Bitter beech bolete
Unsigned model of the Bitter beech bolete (Caloboletus calopus). This lifelike mushroom model is made of Painted plaster on a black wooden stand. Probably manufactured by Somso around 1900. On the bottom of the botanical mushroom a description in German with characteristics of the cap, the stem, slats, spurs, odor, taste and common living and growing conditions. A comparable model is still made by Somso.
Caloboletus calopus, commonly referred to as the bitter beech bolete or scarlet-stemmed bolete, is a member of the bolete family and is found in Asia, Northern Europe, and North America. This fungus emerges in coniferous and deciduous woodlands during the summer and autumn seasons. The robust fruit bodies exhibit attractive coloring, featuring a beige to olive cap, yellow pores, and a reddish stipe. When broken or bruised, the pale yellow flesh of this mushroom stains blue.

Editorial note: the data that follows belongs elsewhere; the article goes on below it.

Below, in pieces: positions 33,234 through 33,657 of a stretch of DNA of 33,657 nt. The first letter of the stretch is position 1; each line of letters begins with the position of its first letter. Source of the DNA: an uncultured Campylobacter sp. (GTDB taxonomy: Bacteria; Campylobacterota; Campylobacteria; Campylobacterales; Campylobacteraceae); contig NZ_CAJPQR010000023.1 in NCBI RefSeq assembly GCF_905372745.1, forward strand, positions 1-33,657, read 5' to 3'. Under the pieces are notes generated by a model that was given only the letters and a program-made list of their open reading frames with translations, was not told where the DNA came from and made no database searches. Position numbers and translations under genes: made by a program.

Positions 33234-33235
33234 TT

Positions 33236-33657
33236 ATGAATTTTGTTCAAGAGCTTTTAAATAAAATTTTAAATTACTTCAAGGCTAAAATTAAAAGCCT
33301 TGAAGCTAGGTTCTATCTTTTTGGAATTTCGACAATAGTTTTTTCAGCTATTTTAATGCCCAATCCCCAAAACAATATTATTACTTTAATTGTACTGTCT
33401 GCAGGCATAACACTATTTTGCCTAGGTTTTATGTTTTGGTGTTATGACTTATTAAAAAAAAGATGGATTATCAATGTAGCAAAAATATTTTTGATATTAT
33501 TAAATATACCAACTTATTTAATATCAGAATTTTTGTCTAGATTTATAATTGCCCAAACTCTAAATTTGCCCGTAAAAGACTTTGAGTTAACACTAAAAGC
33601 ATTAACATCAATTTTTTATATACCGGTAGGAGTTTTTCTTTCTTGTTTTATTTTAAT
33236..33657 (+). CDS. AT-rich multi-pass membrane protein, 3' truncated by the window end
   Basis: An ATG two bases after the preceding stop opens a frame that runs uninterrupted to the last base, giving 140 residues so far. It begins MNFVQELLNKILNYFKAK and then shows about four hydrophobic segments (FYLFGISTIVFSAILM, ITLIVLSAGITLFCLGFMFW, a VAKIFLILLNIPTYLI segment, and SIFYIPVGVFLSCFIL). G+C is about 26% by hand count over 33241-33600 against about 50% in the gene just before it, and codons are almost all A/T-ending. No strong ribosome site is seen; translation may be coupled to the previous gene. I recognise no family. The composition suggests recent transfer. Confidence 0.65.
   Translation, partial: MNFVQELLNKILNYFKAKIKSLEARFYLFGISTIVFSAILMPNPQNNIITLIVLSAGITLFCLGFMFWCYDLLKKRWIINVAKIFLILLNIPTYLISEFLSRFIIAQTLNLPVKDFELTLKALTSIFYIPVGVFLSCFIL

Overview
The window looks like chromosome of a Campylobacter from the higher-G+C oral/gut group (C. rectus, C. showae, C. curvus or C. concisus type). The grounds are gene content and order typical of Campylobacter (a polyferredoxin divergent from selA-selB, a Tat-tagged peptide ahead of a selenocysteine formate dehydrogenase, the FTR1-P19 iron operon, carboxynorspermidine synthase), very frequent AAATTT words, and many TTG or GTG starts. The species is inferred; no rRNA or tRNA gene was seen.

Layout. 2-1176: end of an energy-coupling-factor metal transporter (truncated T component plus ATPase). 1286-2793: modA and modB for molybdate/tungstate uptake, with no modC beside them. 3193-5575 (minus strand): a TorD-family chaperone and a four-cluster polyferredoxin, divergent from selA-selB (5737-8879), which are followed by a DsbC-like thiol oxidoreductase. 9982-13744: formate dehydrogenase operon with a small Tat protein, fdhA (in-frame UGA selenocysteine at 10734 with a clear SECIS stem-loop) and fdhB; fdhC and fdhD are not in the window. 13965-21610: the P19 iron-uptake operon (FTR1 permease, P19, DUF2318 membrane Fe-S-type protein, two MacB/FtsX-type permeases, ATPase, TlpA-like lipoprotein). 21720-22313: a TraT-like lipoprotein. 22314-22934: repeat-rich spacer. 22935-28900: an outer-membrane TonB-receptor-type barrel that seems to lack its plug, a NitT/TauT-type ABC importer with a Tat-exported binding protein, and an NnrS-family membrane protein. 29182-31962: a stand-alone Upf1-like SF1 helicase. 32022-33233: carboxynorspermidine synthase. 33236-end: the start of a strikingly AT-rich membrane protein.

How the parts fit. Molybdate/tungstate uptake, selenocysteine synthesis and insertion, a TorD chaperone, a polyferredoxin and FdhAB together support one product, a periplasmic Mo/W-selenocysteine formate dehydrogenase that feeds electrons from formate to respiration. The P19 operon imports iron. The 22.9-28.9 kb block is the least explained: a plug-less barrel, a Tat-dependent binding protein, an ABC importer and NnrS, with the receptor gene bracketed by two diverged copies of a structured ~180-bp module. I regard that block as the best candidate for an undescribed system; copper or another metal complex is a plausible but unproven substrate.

Initially described by Christiaan Persoon in 1801 as Boletus calopus, subsequent research in modern molecular phylogenetics revealed a distant relationship with the type species of Boletus. Consequently, it was reclassified and placed in a new genus, Caloboletus, in 2014, with C. calopus designated as the type species. While Caloboletus calopus is generally considered inedible due to its intensely bitter taste, which persists even after cooking, there are reports of its consumption in eastern Europe. Its distinctive red stipe serves as a key identifier, distinguishing it from edible species like Boletus edulis.
Dimensions: 12 x 12 x 10 cm.